The Outfield frontman Tony Lewis dead aged 62

Tony Lewis onstage in 2019
Tony Lewis onstage in 2019 (Image credit: Manny Hernandez / Getty Images)

Tony Lewis, bassist and frontman for The Outfield, has died at the age of 62. The band were most famous for Your Love, a US Top 10 hit in 1986. 

The news was confirmed in a statement from the band's publicist, which read, "It is with deep sadness and sorrow to report that Tony Lewis singer of the ‘80s rock band The Outfield suddenly and unexpectedly passed away yesterday.

"Tony’s music touched people around the globe for decades. Lewis and the late John Spinks took the ‘80s by storm with the Outfield’s infectious pop songs, including Your Love, All the Love, and Say It Isn’t So.

"Tony Lewis’s legacy will live on forever through his beautiful family and his legendary music. The family requests their privacy during this difficult time."

Lewis was born in East London in 1957 and formed The Outfield in 1984 with guitarist John Spinks and drummer Alan Jackman. The trio had previously played together for several years in power pop act Sirius B, but a change in direction to a rockier sound with The Outfield was almost immediately successful.

The following year debut album Play Deep entered the US Top 10, ferried there by the success of the single Your Love, a radio-friendly AOR number that's subsequently become a staple of 80s-themed compilations. Play Deep went on to sell triple platinum.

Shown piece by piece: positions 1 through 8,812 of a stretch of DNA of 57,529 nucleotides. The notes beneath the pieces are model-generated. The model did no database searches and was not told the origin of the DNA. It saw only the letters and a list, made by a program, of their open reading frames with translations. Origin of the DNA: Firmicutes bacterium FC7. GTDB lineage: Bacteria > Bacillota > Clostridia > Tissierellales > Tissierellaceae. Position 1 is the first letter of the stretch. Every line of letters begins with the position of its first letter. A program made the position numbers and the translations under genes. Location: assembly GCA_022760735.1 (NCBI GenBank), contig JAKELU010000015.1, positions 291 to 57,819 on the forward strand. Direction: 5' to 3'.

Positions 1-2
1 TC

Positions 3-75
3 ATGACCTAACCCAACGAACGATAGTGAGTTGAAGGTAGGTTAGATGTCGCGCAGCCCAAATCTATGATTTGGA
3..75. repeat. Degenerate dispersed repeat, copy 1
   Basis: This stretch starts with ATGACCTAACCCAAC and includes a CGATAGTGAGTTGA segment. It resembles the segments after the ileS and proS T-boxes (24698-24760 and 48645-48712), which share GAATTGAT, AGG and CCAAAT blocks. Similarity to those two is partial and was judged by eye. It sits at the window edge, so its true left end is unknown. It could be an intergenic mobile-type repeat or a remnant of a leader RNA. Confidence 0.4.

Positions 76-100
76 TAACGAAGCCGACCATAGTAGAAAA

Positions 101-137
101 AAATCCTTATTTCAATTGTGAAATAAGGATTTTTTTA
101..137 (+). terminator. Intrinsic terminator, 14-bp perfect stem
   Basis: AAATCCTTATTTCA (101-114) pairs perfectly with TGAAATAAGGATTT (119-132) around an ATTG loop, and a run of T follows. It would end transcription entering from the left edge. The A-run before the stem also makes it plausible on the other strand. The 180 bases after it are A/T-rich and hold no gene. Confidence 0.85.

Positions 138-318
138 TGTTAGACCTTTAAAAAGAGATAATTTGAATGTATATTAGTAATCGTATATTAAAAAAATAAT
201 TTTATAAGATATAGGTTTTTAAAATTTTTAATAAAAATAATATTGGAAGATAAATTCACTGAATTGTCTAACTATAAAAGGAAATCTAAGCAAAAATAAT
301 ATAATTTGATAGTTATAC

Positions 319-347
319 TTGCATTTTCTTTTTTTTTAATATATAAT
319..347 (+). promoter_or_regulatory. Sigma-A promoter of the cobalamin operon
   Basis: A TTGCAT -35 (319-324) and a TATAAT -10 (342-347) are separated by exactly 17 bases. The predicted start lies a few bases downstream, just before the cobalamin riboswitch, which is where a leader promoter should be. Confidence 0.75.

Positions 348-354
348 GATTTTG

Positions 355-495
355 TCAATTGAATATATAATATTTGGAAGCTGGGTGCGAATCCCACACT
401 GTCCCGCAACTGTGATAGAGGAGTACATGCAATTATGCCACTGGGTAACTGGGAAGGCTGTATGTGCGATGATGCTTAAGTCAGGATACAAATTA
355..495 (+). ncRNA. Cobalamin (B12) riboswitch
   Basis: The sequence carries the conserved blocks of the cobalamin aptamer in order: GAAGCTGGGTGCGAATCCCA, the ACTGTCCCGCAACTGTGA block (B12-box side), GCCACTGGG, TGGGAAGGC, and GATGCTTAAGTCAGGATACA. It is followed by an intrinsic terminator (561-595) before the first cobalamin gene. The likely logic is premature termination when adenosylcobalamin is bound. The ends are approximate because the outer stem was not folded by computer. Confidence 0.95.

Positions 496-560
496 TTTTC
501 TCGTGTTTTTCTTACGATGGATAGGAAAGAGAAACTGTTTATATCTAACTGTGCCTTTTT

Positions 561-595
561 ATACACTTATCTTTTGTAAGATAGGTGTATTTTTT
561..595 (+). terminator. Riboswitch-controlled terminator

The band's subsequent albums did not enjoy the same level of commercial success, and their final US Top 40 hit came with For You in 1991. The band continued to release albums with Replay, released in 2011, their final outing.

Three years later Outfield guitarist John Spinks died of liver cancer, and Lewis didn't return to the studio until recording the solo album Out of the Darkness, which was released in 2018.

"I didn’t pick up a guitar for two years," Lewis told Cryptic Rock the same year. "It took a long time for me to even think about picking up a guitar, recording something, or singing something, because my head wasn’t in a good place. After a couple of years, I started to creep back into my room, recorded things, and put some backing tracks together. 

"I was really enjoying it, because it was taking me out of the place I was in my head; it was taking me somewhere else. Anyone who records music or plays music live, it’s something magical about it. It takes you out of yourself and takes you into another place where you can almost spiritually detach yourself from your troubles."

Fraser Lewry

Online Editor at Louder/Classic Rock magazine since 2014. 38 years in music industry, online for 25. Also bylines for: Metal Hammer, Prog Magazine, The Word Magazine, The Guardian, The New Statesman, Saga, Music365. Former Head of Music at Xfm Radio, A&R at Fiction Records, early blogger, ex-roadie, published author. Once appeared in a Cure video dressed as a cowboy, and thinks any situation can be improved by the introduction of cats. Favourite Serbian trumpeter: Dejan Petrović.